What about Crime-rate Equality? The most meaningful measure of crime is the murder rate. Many crimes are under-reported, but it’s hard to miss a murder. The SAPS spreadsheet gives the number of murders per precinct for 2015 to 2016. Now take a look at the graph below. Each dot is a precinct. The y-axis gives the number of murders over four years in that precinct per 100,000 people, and the x-axis gives the number of police per 100,000 people.
The blue line shows how these are correlated — in other words how the number of police changes as the number of murders increases. If there were a positive correlation — if the number of officers increased with the number of murders — the line would slope upwards from left to right. But the slope of the line shows exactly the opposite. It isn’t even flat (which would mean there’s no correlation). There is a correlation, a negative one — the number of officers decreases as the murder rate increases. Not only do we not have Crime-rate Equality, we have something approaching the exact opposite: evidence of a policy that actively favours inequality, a policy that places police officers where there are fewer murders. (For readers interested in stats the correlation coefficient is -0.34.)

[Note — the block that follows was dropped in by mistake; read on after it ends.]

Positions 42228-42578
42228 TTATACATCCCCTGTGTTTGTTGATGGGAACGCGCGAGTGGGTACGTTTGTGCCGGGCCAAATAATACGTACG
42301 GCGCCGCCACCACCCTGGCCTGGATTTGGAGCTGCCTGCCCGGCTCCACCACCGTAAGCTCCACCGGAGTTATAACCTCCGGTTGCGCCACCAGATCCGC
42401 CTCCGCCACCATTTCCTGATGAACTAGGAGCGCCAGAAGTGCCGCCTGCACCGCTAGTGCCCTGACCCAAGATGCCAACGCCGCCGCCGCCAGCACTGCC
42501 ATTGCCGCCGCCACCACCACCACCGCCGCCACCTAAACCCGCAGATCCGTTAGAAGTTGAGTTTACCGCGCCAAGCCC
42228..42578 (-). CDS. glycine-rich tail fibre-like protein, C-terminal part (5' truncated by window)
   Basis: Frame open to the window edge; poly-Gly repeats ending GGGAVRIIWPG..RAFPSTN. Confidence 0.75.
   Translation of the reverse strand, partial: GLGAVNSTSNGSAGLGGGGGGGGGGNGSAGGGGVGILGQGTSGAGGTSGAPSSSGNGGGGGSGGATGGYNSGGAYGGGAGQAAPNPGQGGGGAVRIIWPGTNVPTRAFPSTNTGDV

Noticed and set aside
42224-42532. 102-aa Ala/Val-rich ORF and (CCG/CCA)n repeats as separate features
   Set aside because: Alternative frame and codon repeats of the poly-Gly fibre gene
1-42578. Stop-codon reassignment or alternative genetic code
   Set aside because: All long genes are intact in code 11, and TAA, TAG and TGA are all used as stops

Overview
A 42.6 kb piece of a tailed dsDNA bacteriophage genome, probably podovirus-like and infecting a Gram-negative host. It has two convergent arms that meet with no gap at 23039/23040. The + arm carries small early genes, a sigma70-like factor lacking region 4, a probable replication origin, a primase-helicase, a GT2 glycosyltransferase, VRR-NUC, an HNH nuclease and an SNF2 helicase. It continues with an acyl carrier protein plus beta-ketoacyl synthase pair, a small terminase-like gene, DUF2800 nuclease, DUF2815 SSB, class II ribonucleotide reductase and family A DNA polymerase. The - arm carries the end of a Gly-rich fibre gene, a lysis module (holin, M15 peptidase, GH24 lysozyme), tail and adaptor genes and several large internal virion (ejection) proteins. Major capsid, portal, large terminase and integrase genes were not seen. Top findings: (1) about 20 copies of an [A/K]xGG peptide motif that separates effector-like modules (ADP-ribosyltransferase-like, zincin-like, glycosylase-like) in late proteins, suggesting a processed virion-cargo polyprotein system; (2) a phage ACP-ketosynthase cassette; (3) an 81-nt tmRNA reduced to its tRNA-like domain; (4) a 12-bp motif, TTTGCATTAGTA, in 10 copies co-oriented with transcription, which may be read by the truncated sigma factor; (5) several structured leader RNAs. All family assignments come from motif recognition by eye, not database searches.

There are some points to note about this analysis. Towns with small populations need a minimum contingent of officers for a police station to function. These precincts will necessarily have high ratios of police per 100,000 people. A second point is that the police in Cape Town city centre do not only serve the residents but the many thousands of people who commute to the city daily, as well as tourists. Nevertheless, these points do not come close to negating our findings.
Is this massive inequality just a Western Cape phenomenon? What about the whole of South Africa? The graph below is for all precincts in all provinces except the Western Cape. Even here we see that there isn’t Population Equality. And the Crime-rate Equality blue line is flat, meaning that there isn’t Crime-rate Equality either. But the inequality of the latter is not as bad as the Western Cape where the curve actually goes in the wrong direction. (For readers interested in stats the correlation coefficient is 0.007.)